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Cell Signal. 2012 Mar;24(3):664-76. doi: 10.1016/j.cellsig.2011.10.015. Epub 2011 Nov 9.

Phosphorylation of the M3/6 dual-specificity phosphatase enhances the activation of JNK by arsenite.

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Institute of Molecular Oncology, Biomedical Sciences Research Center Alexander Fleming, Vari, Greece.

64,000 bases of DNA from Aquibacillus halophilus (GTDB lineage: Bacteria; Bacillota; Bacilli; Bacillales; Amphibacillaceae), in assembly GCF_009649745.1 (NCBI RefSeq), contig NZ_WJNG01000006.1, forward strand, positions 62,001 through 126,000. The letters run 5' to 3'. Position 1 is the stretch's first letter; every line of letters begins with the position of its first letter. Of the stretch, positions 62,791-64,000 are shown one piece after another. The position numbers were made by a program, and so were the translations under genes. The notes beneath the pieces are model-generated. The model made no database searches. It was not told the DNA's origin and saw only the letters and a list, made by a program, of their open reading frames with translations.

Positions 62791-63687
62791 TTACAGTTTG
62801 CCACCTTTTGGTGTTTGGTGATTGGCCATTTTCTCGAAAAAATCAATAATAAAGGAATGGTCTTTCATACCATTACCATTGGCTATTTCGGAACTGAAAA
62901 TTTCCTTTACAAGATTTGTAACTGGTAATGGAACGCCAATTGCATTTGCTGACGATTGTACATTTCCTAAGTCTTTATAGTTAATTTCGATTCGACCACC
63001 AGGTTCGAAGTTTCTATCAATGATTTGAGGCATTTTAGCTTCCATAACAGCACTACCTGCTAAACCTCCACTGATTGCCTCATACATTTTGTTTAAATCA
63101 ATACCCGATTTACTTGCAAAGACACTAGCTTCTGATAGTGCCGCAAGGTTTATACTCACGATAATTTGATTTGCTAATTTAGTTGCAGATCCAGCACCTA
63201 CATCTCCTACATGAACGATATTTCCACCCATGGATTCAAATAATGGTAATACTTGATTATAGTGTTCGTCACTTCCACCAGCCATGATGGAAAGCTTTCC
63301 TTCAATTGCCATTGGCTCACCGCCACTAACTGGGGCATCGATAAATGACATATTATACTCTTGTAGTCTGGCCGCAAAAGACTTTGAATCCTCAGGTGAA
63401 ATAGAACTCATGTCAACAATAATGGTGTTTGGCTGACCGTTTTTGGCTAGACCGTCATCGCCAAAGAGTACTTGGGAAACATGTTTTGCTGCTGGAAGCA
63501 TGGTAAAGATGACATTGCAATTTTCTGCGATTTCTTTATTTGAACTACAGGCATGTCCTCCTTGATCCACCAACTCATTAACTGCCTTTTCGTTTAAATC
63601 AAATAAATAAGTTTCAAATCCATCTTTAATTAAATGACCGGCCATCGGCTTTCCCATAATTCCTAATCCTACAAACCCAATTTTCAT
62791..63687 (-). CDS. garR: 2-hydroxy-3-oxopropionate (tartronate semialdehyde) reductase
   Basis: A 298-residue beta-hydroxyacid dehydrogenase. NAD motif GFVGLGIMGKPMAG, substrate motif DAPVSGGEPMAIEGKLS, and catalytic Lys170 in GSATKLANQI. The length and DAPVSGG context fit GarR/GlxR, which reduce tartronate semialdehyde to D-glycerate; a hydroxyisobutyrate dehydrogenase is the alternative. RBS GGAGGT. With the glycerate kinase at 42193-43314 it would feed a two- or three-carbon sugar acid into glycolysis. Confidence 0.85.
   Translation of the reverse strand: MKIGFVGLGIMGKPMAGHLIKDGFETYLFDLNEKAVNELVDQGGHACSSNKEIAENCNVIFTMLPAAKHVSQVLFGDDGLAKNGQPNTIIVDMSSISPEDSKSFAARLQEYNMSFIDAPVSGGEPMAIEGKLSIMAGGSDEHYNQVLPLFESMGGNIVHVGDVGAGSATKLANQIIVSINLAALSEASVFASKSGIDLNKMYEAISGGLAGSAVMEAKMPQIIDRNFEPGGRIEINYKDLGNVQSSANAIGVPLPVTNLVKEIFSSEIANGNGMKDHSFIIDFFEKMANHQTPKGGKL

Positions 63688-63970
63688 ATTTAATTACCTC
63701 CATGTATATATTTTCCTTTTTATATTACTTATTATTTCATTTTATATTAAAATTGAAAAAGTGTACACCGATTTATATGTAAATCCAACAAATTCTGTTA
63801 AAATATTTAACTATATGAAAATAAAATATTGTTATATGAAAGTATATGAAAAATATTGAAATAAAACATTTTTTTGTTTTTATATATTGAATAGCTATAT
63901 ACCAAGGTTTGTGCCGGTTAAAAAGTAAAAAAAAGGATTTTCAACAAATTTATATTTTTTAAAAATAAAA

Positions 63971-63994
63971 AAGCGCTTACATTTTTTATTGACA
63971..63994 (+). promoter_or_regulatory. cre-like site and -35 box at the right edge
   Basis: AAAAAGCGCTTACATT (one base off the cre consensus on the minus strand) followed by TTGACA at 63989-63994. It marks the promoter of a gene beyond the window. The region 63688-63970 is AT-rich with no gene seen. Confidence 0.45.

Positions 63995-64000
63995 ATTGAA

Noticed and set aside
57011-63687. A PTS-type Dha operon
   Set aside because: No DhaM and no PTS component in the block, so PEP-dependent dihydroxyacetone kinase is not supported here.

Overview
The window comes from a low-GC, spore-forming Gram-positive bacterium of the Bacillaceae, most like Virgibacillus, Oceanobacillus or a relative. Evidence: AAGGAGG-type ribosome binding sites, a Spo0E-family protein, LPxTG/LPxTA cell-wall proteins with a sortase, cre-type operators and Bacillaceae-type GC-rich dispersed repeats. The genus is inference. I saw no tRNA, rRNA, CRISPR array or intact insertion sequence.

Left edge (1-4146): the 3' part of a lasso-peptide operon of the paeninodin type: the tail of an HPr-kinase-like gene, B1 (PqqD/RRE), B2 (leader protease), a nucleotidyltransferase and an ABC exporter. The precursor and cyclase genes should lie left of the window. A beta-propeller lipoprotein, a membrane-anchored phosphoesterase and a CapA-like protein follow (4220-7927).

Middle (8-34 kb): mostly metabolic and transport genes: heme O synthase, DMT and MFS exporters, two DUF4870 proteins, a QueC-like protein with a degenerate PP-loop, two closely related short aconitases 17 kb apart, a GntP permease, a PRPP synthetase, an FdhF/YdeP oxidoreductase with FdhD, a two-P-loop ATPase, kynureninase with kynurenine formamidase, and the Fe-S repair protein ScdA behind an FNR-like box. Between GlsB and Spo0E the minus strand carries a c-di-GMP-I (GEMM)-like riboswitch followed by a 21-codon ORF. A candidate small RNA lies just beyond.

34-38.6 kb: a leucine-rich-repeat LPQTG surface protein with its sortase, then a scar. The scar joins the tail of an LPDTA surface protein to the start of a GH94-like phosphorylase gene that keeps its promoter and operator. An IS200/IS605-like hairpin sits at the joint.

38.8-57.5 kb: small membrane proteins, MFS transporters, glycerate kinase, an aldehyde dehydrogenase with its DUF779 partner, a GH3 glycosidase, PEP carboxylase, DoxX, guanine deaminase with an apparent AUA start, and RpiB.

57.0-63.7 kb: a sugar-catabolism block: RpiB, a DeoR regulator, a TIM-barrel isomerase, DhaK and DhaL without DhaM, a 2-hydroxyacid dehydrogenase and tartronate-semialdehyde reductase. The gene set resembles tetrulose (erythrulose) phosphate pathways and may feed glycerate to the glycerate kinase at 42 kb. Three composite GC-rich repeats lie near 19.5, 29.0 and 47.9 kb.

Specific outcomes upon activation of the c-Jun N-terminal kinase (JNK) pathway critically depend on the intensity and duration of signal transmission. Dual-specificity phosphatases (DUSPs) play a very important role in these events by modulating the extent of JNK phosphorylation and activation and thus regulating cellular responses to stress. M3/6 (DUSP8) is one of the dual-specificity protein phosphatases with distinct specificity towards JNK. It has been shown that M3/6 itself is phosphorylated by JNK upon stimulation with arsenite, but the role of this phosphorylation has not been investigated. In this study, we mapped JNK-induced phosphorylation sites on M3/6 using mass spectrometry. Phosphorylated residues Ser 515, Thr 518 and Ser 520 were identified and site-directed mutagenesis was employed to investigate their role. Upon arsenite stimulation, M3/6 mutated at these sites exhibited decreased phosphorylation compared to the wild-type protein. No difference was observed in terms of the enzyme's in vitro phosphatase activity, its substrate specificity towards JNK isoforms, its interactions with JNK and the scaffold family of JNK-interacting proteins (JIPs), its stability or its subcellular localization. Interestingly, expression of M3/6 phosphorylation mutants delayed the time-course of JNK phosphorylation and activation by arsenite. We propose that phosphorylation of the M3/6 phosphatase by JNK in response to stress stimuli results in attenuation of phosphatase activity and acceleration of JNK activation.

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